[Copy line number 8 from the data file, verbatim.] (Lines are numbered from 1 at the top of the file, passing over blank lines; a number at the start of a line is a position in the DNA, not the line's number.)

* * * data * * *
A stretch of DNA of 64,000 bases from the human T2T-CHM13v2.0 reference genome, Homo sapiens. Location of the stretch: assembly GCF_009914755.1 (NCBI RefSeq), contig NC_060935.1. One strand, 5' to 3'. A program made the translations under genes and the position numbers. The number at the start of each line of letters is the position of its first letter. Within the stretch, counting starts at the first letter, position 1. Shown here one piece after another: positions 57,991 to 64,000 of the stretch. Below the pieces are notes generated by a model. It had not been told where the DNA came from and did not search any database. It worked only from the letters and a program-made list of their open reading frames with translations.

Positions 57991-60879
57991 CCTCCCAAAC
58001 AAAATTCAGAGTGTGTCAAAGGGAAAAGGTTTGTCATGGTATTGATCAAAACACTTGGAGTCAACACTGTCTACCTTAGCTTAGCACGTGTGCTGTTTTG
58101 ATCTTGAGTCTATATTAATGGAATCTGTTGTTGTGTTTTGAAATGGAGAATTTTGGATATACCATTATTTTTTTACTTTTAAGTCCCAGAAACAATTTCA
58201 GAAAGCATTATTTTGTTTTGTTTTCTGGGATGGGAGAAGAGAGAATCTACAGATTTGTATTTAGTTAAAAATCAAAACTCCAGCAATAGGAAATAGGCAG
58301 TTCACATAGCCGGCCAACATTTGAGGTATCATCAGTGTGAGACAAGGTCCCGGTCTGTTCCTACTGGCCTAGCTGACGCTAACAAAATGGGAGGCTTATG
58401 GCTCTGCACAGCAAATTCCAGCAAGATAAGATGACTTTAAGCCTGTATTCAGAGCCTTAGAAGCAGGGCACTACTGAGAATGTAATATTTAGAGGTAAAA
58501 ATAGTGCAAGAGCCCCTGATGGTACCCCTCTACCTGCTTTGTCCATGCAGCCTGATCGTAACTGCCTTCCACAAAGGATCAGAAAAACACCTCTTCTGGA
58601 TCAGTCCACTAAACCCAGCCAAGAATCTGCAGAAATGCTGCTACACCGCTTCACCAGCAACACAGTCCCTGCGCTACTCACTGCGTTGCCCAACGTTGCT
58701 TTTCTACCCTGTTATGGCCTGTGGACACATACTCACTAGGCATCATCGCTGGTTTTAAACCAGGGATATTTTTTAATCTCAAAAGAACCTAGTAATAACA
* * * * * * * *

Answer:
58401 GCTCTGCACAGCAAATTCCAGCAAGATAAGATGACTTTAAGCCTGTATTCAGAGCCTTAGAAGCAGGGCACTACTGAGAATGTAATATTTAGAGGTAAAA